ID# 855:
Marriage announcement of Ruth and Edwin Shawn, union "may produce results of great value to the science of race betterment"
Pages: (1|2)
American Philosophical Society, ERO, MSC77,Ser I,box 77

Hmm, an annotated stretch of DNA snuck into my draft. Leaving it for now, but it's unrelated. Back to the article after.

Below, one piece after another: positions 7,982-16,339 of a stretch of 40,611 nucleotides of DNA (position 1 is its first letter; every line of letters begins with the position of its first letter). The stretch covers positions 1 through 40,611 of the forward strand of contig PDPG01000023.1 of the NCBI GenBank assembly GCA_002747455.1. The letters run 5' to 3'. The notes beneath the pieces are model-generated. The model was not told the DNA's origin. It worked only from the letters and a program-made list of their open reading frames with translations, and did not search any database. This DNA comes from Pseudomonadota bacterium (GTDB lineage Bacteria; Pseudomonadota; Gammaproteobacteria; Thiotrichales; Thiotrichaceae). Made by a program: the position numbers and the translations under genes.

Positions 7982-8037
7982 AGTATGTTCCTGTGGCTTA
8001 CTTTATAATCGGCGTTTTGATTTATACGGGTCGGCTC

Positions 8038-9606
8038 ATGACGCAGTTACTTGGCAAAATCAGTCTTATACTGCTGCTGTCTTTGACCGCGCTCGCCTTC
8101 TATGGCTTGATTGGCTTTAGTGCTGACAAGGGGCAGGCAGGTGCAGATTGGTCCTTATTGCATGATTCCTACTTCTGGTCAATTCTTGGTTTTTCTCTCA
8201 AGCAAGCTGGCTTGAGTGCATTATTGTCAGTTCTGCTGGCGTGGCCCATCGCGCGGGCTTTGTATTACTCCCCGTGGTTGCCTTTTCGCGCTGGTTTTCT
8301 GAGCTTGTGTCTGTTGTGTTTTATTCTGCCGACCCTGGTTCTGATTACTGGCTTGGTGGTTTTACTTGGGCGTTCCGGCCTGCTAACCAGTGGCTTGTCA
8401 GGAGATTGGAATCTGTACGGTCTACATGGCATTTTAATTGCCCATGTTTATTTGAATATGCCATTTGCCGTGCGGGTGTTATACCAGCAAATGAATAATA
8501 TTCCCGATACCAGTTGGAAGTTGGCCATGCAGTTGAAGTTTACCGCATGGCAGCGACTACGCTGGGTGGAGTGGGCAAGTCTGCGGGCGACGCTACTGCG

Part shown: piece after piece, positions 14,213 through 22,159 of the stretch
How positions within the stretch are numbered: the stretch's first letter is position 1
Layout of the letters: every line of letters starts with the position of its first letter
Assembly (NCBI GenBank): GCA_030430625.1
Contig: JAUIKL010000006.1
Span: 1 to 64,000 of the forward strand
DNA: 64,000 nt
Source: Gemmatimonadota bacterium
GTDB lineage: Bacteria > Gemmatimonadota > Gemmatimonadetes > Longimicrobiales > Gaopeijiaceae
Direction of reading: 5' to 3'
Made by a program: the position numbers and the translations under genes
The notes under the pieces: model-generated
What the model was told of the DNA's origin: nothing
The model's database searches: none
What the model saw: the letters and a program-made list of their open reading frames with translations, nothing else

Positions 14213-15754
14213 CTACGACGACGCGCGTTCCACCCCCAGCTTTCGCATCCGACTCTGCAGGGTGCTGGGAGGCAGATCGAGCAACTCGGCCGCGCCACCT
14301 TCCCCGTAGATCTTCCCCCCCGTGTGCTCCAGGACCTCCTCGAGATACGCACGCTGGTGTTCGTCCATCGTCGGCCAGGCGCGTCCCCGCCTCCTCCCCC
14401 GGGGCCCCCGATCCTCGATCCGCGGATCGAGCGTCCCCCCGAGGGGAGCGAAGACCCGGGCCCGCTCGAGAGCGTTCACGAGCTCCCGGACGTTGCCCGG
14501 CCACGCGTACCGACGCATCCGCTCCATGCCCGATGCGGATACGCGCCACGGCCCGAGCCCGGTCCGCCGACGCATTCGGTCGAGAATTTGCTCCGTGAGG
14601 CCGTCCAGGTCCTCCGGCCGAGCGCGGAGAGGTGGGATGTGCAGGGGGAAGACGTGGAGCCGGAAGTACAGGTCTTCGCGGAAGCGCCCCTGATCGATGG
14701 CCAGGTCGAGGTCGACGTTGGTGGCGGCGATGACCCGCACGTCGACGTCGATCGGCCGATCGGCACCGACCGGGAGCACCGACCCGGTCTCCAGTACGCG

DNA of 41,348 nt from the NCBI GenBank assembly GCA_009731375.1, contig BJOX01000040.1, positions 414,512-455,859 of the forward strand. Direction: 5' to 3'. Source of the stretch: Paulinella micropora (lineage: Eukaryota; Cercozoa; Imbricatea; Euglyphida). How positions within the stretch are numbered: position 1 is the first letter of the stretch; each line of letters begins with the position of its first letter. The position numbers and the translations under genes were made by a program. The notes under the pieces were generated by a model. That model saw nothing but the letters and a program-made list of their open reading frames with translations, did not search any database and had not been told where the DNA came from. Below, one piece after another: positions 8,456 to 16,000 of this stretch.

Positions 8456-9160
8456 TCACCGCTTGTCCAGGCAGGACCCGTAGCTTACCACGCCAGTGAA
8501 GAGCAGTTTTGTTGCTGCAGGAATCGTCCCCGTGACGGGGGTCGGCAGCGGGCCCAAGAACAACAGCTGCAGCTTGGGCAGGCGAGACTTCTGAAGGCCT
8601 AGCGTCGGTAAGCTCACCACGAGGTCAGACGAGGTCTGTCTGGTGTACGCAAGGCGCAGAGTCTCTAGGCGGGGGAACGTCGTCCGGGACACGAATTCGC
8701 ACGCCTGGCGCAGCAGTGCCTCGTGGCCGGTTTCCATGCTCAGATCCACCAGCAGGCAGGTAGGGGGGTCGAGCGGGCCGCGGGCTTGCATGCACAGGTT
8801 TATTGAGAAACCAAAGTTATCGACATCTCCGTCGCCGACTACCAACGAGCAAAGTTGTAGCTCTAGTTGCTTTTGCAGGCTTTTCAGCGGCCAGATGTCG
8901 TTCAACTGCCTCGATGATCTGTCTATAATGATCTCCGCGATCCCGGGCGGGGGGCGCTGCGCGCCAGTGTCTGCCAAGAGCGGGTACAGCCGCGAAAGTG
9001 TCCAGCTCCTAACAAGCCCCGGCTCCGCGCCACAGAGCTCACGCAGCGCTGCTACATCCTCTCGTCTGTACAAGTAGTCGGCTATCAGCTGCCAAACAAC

855. Union of the Splendidly Developed Dancer Ruth and Edwin Shawn, "the Handsomest Man in America" May Produce Results of Great Value to the Science of Race Betterment A very piquant and unusual romance has been brought to a happy climax by the marriage of Miss Ruth St. Denis, the charming Oriental dancer, and Edwin Myers Shawn, called "the handsomest man in America." Its unusual character is largely due to its bearing upon the eugenic science, the science of rearing a finer race. Eugenic scientists will watch this marriage with closer attention probably than they have ever given to any union, for the two parties to it are almost perfect specimens of humanity. Miss St. Denis was endowed by nature with a beautiful figure. By the long practise of the art of dancing she has developed it to a point that is nearly perfection. Day after day for many years she has danced with figure untrammelled by clothing. Though she is exquisitely graceful, she is also so strong that she can endure the most tremendous exertions, which would prostrate an ordinary man. With Miss St. Denis the cultivation of her body is her religion. She gives the same minute care to her toes as to the expression of her eyes. She was the first dancer to introduce the charm and mystery of Hindu dancing to the European and American public. Other forms of Oriental dancing had already become popular, but the sublest of all, the Hindu art, was first interpreted for us by this American girl from Newark, N.J. Lately she has been giving Egyptian and Japanese dances. In her dances Miss St. Denis liberally displays the eugenic charms she has inherited and cultivated, adorning them merely with a little gauze and colored jewels, but so admirable is her art that no one thinks of being shocked by the expression of it. The teachers of the Hindu school of dancing, which Miss St. Denis has studied so thoroughly, pay great attention to the care of health, especially to the practise of deep breathing. A Hindu dancer is a professor of physical culture in the best sense. These facts show that Miss St. Denis is remarkably well qualified to be the progenitor of a more beautiful race. The other party to this eugenic union, Edwin Myers Shawn, is also a dancer. He has usually performed in Greek dances, which have lately been very popular and give the best opportunity for displaying manly beauty. "Ted" Shawn, as his friends call him, has been compared to the Apollo Belvidere, to the Hermes of Praxiteles, and to other famous models of classic beauty. He has an exquisitely graceful and symmetrical pair of legs. His neck is charmingly rounded and carries a small but well proportioned head with regular features and a broad, smooth brow. It is difficult to pick out any special feature for praise, because he is so very harmoniously developed. Young Shawn looked particularly fascinating when he played a Greek faun in a Greek dance, surrounded with nymphs. He wore only a little leopard's skin round his graceful torso. Miss St. Denis saw him then and fell hopelessly in love with him. She could not bear to think of leaving him alone with those nymphs. They were married soon after, but kept the matter secret for some time on account of their artistic engagements. When the marriage was announced, Miss St. Denis said of her husband: "He is the first man I ever loved. He simply danced himself into my heart. We shall be happy, because we love the same thing - our art. Temperament cannot come between us. Yes, life will be just one long, beautiful dance for us both." In her marriage affidavit Miss St. Denis revealed that she was thirty-five years old, that her original name was Ruth Dennis and the she was born in Newark, N.J. Mr. Shawn stated that he was twenty-three years old and a native of Kansas City, Mo. Some confusion has arisen between Mr. Shawn, the bridegroom, and Paul Swan, who is also known for his physical beauty. Mr. Swan is already married and the father of a eugenic baby. The friends of Mr. Swan point out that he has been called "the most beautiful man in the world," while Mr. Shawn is only "the handsomest man in America." It is said that there is some jealousy between the two beauties. The outsider will be inclined to think Mr. Shawn has the best of it, having won one of the cleverest as well as most attractive women of the day. It must not be supposed that Mr. Shawn will be accepted by all eugenic scientists and the public in general as the absolute ideal of manhood. He is, if anything, too beautiful. Even the Apollo Belvidere does not satisfy every American woman, as a well-known anecdote testifies. Many people would prefer as an ideal Captain Scott, the heroic Antarctic explorer, whose features combine with a reasonable degree of comeliness an expression of strong intelligence and determination. Doubtless a large and important class of American girls would choose as an ideal the powerful figure and aggressive figure of Captain Brickley, the Harvard football hero, or some young man of that type. Nevertheless "Ted Shawn is unquestionably a very fine physical specimen, and the conscientious eugenicist must approve of him as a possible parent. We are informed that he has never had a serious illness in his life, and that every organ is in perfect condition. The perpetuation of physical beauty and health is one of the chief aims of eugenic science, being more important than any attempt to transmit special mental qualities. Investigation shows that children of fine physical development will, as a rule, be of superior mental attainments, as mental ability is usually associated with good physical stock, though not necessarily with great strength. It is a popular error that eugenic science aims to perpetuate the special mental gifts of man. Some people imagine that eugenic science applied to William Shakespeare would have resulted in producing a long line of poets. Mental greatness arises from such a variety of causes that it is difficult to count on its reproduction in offspring. The best we can hope is that the descendants of a great man will show mental ability in some direction, but this result will only be attained if he and his descendants make suitable marriages. The first aim of eugenic science, as explained by Dr. C. B. Davenport, the head of the experiment station at Cold Spring Harbor, L. I., is to eliminate physical defects by preventing people from making marriages likely to perpetuate them. He therefore ascertains by investigation and experiment what defects are likely to be perpetuated when two parents suffer from